"This is what happens when you are not on the proper medication," said my therapist yesterday. She knows, she sees the frenzied look in my eyes and the way I talk with urgency and aggravated insight. "I know you want to die. Do you really think overdosing on pills was not a small attempt?"
"I was not trying to kill myself. I didn't want to feel what I was feeling, and what I was feeling was something I don't like to feel, so I decided not feeling was the best thing."
We had to start talking about my next visit with the psychiatrist, an appointment I have yet to make. The poison this time is lamictal, along with my Zoloft and Klonopin. The therapist suggested I give my mom all my meds and that she gives them to me in the proper doses at the proper time so I don't have access to potentially lethal combinations of chemicals. I concurred, because really, I don't want to die right now. It will be in a long time, and I don't know what I mean by long time.
I went hiking today in the snowy mountains, armed with my cell phone in case I should fall or get attacked by a bear or get scared, etc. I wandered off trail and climbed up rocks, climbed down rocks, rough and bitter and like sandpaper beneath my gloves. I got up to a peak and looked over, so far down below, where all the leafless trees lie in muddy snow. For a split second I wanted to jump--no, fly--and see what would happen. Probably I would die, but wouldn't it be a nice death? Doing something I love and then dying. That is ideal. That's how my great grandma died--in the bowling alley.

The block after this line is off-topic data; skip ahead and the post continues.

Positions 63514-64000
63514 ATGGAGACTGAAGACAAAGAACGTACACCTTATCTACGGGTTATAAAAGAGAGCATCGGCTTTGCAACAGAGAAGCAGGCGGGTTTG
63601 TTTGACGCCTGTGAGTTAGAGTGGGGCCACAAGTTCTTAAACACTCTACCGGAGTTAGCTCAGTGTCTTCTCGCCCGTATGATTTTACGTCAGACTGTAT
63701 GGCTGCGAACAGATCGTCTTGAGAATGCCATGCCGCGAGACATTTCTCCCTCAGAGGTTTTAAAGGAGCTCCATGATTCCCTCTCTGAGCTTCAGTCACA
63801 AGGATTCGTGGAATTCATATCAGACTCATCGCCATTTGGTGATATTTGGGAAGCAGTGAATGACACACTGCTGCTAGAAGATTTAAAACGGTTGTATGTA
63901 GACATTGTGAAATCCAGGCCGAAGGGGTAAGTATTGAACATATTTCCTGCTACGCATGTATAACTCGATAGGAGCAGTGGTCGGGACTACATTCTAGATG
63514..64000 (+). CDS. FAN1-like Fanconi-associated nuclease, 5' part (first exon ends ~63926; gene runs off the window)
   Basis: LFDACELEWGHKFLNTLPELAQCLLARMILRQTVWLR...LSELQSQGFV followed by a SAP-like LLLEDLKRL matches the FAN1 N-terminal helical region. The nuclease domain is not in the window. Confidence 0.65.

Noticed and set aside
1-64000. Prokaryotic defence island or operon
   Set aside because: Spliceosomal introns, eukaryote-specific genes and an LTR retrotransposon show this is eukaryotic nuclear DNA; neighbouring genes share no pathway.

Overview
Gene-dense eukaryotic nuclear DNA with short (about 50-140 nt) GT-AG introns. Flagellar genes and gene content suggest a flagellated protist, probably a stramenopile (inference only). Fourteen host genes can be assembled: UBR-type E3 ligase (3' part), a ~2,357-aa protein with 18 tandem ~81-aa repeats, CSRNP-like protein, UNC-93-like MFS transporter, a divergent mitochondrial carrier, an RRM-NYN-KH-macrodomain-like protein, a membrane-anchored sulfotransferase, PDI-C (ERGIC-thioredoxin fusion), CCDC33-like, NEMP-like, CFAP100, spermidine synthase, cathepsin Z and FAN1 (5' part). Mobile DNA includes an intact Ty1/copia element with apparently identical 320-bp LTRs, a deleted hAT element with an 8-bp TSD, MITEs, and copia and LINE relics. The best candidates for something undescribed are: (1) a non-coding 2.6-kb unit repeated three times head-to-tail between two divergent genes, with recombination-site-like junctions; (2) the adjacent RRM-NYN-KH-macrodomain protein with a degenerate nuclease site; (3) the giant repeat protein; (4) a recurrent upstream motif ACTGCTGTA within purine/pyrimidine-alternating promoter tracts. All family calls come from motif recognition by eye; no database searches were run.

Imagine there's no heaven, it's easy if you try
No hell below us, above us only sky.